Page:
Obama has shown NO NO NO leadership in tightening his belt, trimming the budget. He is such a poor example to the American people as he is motivated to include abortion-on-demand in his own healthcare plan proposal, and he desires to provide medical and educational services to all $40M-plus illegals from Mexico and Guatemala. He deludes himself that people who sneak into our country under cover of darkness with the intent to steal from us will ever make responsible, employed, tax-paying, US flag-pledging, English-speaking brand-new American citizens. T'ain't gonna happen. Illegals can't get there from here.

But hey, let's make our educational system great, so that the illegals can get the best "free" education possible, while they use WalMart's banking services to send their dollars back to Mexico. If our government does not expect them to contribute, then why should they spend any of their money here in the country from which they stole it?

The heck with the American children and babies who go to bed cold and hungry at night, with inadequate winter coats and leaky boots and shoes that pinch because they were purchased new for another child......... and let's keep those "free" breakfasts and lunches coming for the illegal alien population. Bill Clinton started the mandate which requires that "free" education is provided for all who sneak in through our borders, no questions asked. As long as Obama has served the illegal population well, he is one satisfied guy...... and Obama is happy to forget about our American children who are in poverty in huge numbers. Just remind me again: who elected this guy, anyway??


John Kinkaid 7 years, 2 months ago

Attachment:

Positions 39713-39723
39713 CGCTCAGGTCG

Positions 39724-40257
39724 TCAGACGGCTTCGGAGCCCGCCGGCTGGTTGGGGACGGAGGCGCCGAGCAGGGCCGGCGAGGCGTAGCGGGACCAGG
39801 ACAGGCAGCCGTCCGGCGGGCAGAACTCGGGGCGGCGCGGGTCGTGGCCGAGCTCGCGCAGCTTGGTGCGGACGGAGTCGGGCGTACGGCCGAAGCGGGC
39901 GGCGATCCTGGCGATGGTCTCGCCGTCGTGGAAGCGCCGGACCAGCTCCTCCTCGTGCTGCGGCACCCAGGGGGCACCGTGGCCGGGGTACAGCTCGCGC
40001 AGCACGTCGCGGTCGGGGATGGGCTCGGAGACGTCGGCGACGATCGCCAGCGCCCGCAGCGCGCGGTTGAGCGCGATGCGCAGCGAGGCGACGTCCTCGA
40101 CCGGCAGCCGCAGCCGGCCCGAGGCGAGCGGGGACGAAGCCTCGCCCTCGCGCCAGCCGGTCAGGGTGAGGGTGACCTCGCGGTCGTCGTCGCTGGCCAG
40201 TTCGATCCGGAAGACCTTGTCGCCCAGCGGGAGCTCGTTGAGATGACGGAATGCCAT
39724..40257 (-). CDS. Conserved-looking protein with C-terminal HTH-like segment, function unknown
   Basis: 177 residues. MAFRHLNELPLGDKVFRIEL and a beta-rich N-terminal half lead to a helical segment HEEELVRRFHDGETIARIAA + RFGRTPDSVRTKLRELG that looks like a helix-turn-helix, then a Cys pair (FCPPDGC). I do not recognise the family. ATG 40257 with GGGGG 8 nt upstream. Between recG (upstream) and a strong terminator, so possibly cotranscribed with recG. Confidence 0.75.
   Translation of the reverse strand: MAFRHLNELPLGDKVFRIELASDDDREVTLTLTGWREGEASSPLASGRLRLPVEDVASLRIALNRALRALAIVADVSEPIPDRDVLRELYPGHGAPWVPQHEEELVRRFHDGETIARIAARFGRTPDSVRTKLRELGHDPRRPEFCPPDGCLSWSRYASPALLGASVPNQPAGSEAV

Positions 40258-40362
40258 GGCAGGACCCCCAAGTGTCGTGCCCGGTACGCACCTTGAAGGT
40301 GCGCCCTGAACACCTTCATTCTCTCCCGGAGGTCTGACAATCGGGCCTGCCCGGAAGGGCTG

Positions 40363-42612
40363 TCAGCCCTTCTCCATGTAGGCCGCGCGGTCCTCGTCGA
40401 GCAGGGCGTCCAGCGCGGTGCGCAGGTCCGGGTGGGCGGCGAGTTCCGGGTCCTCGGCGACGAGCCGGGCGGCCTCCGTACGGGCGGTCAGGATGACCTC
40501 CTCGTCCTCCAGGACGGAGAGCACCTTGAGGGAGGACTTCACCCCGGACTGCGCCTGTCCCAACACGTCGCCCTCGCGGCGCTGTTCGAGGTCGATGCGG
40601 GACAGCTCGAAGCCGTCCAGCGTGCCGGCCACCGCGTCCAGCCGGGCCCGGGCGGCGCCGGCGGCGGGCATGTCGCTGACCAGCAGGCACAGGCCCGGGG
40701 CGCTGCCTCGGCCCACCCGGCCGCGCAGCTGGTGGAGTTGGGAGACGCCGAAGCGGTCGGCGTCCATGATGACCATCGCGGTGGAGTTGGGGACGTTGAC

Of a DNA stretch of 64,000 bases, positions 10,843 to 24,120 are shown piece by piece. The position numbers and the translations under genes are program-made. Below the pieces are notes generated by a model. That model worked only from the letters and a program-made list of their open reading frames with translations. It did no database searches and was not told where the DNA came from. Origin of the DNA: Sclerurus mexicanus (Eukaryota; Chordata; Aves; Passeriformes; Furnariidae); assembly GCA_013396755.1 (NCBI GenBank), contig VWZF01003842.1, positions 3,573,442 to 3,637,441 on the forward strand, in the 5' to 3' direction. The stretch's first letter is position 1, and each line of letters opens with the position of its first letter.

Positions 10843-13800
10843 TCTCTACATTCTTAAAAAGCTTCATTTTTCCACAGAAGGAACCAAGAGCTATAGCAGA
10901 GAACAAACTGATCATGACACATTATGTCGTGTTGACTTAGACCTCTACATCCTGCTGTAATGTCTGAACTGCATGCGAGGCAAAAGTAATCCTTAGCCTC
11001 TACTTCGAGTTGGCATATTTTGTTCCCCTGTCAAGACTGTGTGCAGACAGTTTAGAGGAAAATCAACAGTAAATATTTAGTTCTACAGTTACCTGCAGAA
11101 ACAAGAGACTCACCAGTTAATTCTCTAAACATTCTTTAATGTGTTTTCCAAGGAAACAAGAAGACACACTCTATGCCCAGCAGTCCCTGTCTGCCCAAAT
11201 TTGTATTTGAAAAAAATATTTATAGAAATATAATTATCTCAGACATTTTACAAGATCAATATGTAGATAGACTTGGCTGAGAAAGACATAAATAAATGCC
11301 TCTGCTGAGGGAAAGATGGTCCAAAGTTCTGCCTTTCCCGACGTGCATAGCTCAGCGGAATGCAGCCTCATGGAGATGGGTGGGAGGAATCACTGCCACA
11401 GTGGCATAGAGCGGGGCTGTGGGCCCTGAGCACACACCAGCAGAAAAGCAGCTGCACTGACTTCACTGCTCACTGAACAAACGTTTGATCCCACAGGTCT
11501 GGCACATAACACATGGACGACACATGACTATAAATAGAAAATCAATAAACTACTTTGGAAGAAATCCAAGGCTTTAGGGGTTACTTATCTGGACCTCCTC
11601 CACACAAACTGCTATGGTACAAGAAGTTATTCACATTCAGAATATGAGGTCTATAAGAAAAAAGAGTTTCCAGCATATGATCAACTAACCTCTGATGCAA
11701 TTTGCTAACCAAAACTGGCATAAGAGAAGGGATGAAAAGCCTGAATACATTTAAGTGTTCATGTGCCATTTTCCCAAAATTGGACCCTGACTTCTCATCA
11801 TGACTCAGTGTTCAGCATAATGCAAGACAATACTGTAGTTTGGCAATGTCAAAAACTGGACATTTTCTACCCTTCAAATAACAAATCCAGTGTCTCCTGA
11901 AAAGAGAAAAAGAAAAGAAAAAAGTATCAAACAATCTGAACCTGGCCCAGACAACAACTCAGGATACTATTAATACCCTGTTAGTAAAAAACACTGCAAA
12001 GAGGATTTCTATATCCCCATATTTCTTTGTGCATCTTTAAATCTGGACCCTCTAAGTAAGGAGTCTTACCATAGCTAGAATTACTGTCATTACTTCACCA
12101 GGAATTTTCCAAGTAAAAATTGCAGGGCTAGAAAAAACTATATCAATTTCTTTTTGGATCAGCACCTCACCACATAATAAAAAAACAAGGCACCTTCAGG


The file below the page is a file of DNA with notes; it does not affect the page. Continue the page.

The 2011/'12 budget should be even bleaker. The economy is not going to recover. It's going to get worse.

In order to generate some discussion, here are some hot topics that have potential to save money in the $2 million range.

  1. Have school in warm months, when you don't have heating costs.
  2. Let retirement and attrition play out.
  3. Increase class sizes. As noted above, don't have classes without meeting enrollment minimums.
  4. Cut the buses.
  5. Have intramural sports.

dogfan 7 years, 2 months ago

Cutting administration would be a good place to start. Why do we need two assistant principals at the high school? Why do we need an assistant at the middle school? Because the principals cannot handle it? If they can't, get rid of them and get somebody who can.

Charge more to participate in athletics. The kids that I have seen involved sports can afford to pay a little more if they want to play. I don't want to see athletics go away, but I don't want our childrens education suffer either.

I agree with cutting classes if they don't meet an enrollment guide line. Make the kids take a different class if they don't get enough students enrolled in it.

Maybe this country should get together and do a big fund raising campaign for education like they did for Haiti. Don't get me wrong I think it was great how much they raised, but what about our kids. Maybe we should worry about people here in our own country first. How many homeless families with children live here in the United States? Seems to me we should worry about our own country first.


George Robertson 7 years, 2 months ago

Imagine how much more could be accomplished if they were the right kind of brownies.